Tuesday, April 27, 2010
Scholarship alert: "Developing a comprehensive approach to teaching lawyering skills: a response to the MacCrate Report, fifteen years later"
This article come to us from Professor Scott Thompson of Liberty University School of Law and can be found at 3 Liberty U.L. Rev. 47 (2009). From the introduction:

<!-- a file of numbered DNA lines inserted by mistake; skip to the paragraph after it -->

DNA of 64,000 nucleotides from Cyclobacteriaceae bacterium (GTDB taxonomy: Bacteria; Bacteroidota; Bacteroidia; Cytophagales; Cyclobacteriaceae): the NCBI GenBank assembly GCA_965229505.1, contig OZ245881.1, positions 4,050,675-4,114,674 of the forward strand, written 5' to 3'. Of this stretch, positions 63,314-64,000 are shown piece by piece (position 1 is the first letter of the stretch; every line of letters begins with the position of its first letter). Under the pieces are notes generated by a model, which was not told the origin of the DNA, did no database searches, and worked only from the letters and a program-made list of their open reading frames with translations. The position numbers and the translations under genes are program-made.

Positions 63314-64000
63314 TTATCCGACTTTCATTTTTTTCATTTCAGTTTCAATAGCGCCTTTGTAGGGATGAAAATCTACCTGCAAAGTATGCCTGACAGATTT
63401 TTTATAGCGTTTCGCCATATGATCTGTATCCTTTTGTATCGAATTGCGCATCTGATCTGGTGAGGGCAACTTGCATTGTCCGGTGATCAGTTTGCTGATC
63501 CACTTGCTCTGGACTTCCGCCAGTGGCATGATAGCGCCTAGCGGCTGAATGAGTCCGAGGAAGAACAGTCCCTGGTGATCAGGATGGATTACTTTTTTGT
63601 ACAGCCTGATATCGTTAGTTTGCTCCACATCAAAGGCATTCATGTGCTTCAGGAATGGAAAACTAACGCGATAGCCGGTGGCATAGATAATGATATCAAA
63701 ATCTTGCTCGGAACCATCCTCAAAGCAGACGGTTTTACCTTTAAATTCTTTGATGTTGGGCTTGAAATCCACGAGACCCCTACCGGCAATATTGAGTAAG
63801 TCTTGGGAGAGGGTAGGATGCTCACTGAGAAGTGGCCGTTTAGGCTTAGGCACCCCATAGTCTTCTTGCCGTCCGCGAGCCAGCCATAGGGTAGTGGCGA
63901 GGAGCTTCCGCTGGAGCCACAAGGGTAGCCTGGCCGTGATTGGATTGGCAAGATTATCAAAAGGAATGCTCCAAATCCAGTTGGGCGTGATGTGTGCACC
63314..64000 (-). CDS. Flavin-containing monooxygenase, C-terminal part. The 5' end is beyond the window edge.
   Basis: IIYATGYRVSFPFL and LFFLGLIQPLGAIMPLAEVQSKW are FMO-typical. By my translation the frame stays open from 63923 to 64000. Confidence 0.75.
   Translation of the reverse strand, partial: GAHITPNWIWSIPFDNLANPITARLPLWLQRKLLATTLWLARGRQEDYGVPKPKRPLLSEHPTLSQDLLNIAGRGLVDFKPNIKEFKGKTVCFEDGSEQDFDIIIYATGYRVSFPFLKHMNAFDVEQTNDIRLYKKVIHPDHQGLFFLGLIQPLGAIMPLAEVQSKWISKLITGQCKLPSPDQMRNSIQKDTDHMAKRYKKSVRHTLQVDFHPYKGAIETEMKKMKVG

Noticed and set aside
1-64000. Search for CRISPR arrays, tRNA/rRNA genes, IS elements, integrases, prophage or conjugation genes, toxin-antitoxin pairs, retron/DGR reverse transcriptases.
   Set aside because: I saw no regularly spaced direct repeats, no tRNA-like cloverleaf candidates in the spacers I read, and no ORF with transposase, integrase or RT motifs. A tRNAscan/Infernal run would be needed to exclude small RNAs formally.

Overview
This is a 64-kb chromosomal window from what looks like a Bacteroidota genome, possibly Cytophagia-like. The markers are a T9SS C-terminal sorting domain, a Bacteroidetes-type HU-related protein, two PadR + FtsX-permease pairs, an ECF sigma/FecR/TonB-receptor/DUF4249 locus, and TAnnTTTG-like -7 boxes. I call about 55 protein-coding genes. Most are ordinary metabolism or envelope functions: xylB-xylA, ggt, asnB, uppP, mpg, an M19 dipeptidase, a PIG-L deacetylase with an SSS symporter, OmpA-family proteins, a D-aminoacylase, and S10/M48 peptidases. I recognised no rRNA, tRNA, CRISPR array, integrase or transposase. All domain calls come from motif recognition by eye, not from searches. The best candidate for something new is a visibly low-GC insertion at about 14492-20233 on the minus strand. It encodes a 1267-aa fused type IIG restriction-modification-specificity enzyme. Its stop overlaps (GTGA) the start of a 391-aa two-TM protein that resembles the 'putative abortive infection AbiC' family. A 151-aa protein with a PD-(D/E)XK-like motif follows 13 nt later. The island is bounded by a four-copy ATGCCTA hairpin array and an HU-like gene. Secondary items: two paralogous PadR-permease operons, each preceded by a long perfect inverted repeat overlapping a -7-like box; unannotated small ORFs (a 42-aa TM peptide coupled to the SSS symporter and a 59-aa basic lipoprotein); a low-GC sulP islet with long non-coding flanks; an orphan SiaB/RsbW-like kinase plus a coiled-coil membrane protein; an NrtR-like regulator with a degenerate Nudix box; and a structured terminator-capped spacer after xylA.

In 1992, the American Bar Association Section of Legal Education and Admissions to the Bar issued its Report of the Task Force on Law School and the Profession: Narrowing the Gap (“MacCrate Report”). While the report covered a number of significant topics, it is perhaps best known for the Statement of Skills and Values, which listed ten key skills necessary for any attorney to competently represent a client . . . .The purpose of the MacCrate Report, as noted in its title, was to “Narrow the Gap” between the education offered at ABA approved law schools and the expectations of the bar. The report itself suggests that the gap envisioned at the time the task force was formed did not exist, and that what was needed was “a more accurate vision of the relationship between legal education and the practicing bar.” However, the report still recognized that the criticisms leveled at the academy by the bar (and vice versa) “have a strong base in reality.” More than fifteen years after the MacCrate Report was published, reports, studies and practicing lawyers continue to challenge the legal academy to provide more instruction in skills and practical training, and spend less time focusing on esoteric issues and scholarly debates that have little relation to the real world of the practice of law.In 2004, Liberty University School of Law (“LUSOL”) opened its doors with an entering class of sixty students. From its earliest planning days, during the drafting of its feasibility study, and from the moment its first curriculum was planned, LUSOL placed an emphasis on lawyering skills that is unique among American law schools. The Lawyering Skills (“LS”) program does not answer all of the criticisms leveled at the legal academy, but it does provide a comprehensive skills curriculum, comprised of a minimum of fourteen hours of skills training required of all students, that better prepares them for the practice of law than the traditional curriculum. The curriculum addresses each of the key skills identified in the MacCrate Report as being critical to the success of a competent lawyer.In Section II, this article presents a brief sampling of the concerns of the bench and bar, both before and after the MacCrate Report. Section III explains in detail the skills curriculum used at LUSOL and shows how each of the key skills identified in the MacCrate Report is taught throughout the curriculum. Section IV comments on four significant challenges to a skills curriculum that were raised in the MacCrate Report and LUSOL's response to these challenges. Finally, Section V offers a brief conclusion.